Yesterday I taught all three of my courses for this semester. My first thought is that I haven’t forgotten how. Read on for more.
Students often have difficulty understanding how principles of academic honesty applies to problems in computer science, and especially programming problems. In my nine years at Grinnell, I had all too many discussions with my colleagues about interpreting evidence of academic dishonesty.
While core values and principles are held in common, institutional policies and procedures differ. This is one of the things that made last year a lonely year for me professionally. I sorely missed having colleagues to consult with about potential academic honesty cases, colleagues familiar with institutional policies and the special problems of academic honesty in computer science.
In addition to three faculty lines and and an operating budget, our founding donors funded the creation of two teaching laboratories. This post concerns the design of Whitman’s CS lab classrooms; a later post will address lessons learned from their first year of use.
When Grinnell College announced that its relationship with the Posse Foundation would end, many folks at Whitman asked me what I thought or if I had any inside information. This post is not about that Posse.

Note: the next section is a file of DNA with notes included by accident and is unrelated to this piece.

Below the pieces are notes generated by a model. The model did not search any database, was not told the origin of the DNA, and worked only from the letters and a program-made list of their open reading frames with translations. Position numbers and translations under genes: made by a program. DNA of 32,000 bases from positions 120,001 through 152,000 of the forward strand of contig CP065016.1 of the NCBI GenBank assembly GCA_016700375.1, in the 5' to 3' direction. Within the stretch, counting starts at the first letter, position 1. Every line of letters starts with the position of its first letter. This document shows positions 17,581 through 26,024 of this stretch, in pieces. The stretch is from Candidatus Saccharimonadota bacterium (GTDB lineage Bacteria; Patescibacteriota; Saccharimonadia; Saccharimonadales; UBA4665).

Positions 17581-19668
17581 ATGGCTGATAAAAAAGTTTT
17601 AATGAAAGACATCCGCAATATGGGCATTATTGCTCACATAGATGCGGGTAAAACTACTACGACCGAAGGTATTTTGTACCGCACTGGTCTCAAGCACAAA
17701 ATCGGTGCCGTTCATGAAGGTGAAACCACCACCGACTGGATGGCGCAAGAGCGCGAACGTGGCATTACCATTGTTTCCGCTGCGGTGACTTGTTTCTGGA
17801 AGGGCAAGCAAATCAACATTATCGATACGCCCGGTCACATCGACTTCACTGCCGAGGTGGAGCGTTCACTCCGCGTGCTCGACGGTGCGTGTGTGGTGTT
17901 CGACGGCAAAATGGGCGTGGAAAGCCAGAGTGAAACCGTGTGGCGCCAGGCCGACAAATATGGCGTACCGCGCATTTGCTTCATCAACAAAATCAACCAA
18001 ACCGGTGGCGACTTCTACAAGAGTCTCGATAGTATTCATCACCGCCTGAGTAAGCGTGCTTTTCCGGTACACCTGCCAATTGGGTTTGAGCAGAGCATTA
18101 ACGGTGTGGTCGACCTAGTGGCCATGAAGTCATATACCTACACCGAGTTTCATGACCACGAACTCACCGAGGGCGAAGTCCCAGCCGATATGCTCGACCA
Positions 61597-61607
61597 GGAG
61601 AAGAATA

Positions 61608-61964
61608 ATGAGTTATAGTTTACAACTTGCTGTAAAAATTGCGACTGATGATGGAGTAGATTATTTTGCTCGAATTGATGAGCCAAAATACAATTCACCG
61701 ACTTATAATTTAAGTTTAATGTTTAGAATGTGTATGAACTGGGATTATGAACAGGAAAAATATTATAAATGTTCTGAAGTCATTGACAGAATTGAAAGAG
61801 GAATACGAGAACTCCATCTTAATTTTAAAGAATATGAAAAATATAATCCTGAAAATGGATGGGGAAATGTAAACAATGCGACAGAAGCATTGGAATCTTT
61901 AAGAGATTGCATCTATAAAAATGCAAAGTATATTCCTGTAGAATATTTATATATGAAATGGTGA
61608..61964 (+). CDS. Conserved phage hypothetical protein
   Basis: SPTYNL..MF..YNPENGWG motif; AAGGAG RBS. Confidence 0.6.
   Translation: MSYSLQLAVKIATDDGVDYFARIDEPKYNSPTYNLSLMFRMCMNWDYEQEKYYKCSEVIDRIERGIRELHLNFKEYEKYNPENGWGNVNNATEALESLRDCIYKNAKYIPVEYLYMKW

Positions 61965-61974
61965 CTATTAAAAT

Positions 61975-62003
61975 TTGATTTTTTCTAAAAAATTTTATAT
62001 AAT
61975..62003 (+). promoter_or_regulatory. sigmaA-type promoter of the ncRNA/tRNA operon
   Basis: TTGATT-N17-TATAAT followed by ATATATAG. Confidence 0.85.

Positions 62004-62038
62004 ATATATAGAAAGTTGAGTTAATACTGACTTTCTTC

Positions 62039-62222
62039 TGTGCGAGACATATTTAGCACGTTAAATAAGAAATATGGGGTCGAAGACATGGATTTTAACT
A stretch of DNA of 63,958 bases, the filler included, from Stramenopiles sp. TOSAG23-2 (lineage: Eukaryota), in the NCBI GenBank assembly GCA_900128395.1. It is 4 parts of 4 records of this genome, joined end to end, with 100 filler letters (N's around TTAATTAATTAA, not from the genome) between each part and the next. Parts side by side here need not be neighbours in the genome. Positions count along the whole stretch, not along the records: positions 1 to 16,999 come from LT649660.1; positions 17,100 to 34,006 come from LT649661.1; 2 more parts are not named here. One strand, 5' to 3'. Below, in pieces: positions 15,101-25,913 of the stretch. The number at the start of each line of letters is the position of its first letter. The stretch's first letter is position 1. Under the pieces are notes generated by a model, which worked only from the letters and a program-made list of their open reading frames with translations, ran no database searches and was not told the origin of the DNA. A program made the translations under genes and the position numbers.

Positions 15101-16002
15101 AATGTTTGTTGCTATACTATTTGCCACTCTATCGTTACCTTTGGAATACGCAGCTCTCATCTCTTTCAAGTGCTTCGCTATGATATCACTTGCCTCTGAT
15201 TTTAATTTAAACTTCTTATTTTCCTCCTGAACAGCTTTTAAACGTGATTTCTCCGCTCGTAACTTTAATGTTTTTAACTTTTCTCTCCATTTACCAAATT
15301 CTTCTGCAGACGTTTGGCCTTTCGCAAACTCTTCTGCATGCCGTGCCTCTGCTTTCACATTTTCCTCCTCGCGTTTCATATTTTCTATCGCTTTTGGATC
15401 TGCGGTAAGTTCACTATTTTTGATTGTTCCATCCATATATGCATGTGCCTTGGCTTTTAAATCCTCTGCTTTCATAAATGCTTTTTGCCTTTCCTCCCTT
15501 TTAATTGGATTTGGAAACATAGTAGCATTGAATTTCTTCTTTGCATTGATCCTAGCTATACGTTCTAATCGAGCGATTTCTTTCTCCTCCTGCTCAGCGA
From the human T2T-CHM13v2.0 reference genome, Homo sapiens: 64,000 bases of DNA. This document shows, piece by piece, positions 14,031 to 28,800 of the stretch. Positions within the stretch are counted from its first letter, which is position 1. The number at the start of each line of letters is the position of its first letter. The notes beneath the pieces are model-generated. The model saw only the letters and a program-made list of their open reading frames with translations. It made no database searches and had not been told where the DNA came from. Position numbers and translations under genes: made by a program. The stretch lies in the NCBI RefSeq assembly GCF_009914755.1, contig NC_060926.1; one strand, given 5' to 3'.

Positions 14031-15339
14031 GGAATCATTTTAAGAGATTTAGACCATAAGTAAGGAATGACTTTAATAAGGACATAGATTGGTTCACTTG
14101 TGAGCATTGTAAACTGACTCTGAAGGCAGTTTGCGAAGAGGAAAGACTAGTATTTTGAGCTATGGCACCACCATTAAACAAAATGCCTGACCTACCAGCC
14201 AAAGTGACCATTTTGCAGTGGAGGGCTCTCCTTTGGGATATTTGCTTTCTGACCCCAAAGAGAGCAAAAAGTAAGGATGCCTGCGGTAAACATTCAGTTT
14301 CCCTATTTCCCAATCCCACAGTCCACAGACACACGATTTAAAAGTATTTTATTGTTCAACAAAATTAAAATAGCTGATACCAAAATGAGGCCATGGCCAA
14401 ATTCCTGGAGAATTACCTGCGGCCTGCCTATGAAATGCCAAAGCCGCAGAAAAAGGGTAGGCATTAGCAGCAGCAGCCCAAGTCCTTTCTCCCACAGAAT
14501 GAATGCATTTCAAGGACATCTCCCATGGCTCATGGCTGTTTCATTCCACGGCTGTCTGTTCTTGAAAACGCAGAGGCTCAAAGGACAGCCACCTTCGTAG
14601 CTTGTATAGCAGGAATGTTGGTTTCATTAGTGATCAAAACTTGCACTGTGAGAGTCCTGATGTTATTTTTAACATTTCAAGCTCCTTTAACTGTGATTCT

Rather, it’s about my experiences with the Professor’s Open Source Software Experience (POSSE), an NSF-funded project that engages faculty from across the US in developing and deploying learning activities that engage computing students with humanitarian free and open source software (HFOSS).
Almost three weeks after Commencement, it finally feels like summer.
With the start of the spring semester, it’s been a a busy three weeks since my last post. This post will reflect on what’s been keeping me busy in teaching, scholarship, and service. Continue reading
Happy new year! I have two topics for this post: an update on our faculty search and some reflections on my first semester teaching at Whitman.